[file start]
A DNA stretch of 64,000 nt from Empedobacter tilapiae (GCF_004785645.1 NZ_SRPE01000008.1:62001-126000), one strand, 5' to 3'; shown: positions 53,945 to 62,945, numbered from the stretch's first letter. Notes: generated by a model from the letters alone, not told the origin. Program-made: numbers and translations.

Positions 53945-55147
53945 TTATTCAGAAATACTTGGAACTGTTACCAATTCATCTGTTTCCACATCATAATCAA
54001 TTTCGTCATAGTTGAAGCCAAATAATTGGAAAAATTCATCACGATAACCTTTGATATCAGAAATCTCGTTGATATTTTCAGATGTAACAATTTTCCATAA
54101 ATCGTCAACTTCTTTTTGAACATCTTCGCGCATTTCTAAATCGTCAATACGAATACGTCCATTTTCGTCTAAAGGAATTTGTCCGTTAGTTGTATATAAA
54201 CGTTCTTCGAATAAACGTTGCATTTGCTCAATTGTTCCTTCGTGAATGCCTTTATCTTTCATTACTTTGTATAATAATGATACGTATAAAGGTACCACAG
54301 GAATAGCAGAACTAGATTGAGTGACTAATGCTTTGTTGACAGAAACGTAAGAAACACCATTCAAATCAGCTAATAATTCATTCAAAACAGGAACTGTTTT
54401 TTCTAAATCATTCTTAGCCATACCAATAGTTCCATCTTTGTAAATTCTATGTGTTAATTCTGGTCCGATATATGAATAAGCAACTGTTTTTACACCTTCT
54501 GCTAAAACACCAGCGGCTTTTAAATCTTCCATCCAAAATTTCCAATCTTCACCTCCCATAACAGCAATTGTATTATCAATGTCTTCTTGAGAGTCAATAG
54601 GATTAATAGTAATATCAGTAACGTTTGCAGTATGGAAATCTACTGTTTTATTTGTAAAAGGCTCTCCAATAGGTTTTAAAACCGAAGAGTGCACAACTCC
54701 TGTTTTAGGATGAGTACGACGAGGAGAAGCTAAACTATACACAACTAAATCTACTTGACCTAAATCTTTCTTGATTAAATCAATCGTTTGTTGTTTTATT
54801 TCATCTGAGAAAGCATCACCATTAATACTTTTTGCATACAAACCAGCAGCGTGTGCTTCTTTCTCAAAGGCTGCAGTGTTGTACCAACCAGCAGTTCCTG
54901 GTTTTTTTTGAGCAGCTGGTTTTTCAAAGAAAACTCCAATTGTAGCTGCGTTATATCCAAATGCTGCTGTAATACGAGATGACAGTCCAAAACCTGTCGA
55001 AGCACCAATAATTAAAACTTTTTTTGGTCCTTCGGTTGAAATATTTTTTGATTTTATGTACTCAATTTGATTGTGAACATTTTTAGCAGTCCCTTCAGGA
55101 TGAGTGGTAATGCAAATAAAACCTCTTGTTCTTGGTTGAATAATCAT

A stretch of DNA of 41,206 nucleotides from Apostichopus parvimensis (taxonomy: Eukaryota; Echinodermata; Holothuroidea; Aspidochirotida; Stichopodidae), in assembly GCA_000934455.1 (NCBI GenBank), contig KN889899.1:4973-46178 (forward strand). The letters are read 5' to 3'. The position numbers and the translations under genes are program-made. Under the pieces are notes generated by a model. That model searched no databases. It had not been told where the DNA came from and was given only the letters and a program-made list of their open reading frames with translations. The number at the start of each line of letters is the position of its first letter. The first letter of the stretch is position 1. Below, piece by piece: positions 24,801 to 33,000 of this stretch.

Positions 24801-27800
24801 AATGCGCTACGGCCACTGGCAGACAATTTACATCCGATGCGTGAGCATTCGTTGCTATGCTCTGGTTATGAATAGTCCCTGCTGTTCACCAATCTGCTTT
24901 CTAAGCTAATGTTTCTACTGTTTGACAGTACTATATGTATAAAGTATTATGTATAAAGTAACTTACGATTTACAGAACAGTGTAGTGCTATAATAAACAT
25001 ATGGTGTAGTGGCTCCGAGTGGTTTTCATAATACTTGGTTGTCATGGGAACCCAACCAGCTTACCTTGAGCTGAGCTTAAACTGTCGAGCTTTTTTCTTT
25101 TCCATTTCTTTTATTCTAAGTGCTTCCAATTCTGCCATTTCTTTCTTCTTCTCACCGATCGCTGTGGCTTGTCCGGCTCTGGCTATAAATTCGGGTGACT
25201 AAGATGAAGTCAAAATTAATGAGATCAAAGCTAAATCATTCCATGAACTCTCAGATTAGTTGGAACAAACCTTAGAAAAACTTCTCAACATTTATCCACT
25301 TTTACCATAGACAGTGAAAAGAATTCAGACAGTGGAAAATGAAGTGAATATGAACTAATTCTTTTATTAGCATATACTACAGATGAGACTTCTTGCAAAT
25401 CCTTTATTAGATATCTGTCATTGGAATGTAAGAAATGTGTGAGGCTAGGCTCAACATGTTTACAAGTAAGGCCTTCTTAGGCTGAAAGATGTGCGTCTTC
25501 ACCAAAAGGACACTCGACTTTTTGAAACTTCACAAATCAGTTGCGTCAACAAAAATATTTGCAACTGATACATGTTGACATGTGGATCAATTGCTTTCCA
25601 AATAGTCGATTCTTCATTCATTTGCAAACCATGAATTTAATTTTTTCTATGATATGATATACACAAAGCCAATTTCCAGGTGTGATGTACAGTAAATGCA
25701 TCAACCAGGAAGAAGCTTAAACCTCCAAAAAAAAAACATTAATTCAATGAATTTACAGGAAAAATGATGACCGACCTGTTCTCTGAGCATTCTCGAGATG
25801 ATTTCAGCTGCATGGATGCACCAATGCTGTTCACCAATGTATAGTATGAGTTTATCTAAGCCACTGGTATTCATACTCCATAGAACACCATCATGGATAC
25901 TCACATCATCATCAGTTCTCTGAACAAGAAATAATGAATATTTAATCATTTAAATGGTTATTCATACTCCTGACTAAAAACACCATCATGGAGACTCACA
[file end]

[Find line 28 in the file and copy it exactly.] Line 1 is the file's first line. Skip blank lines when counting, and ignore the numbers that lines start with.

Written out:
25801 ATTTCAGCTGCATGGATGCACCAATGCTGTTCACCAATGTATAGTATGAGTTTATCTAAGCCACTGGTATTCATACTCCATAGAACACCATCATGGATAC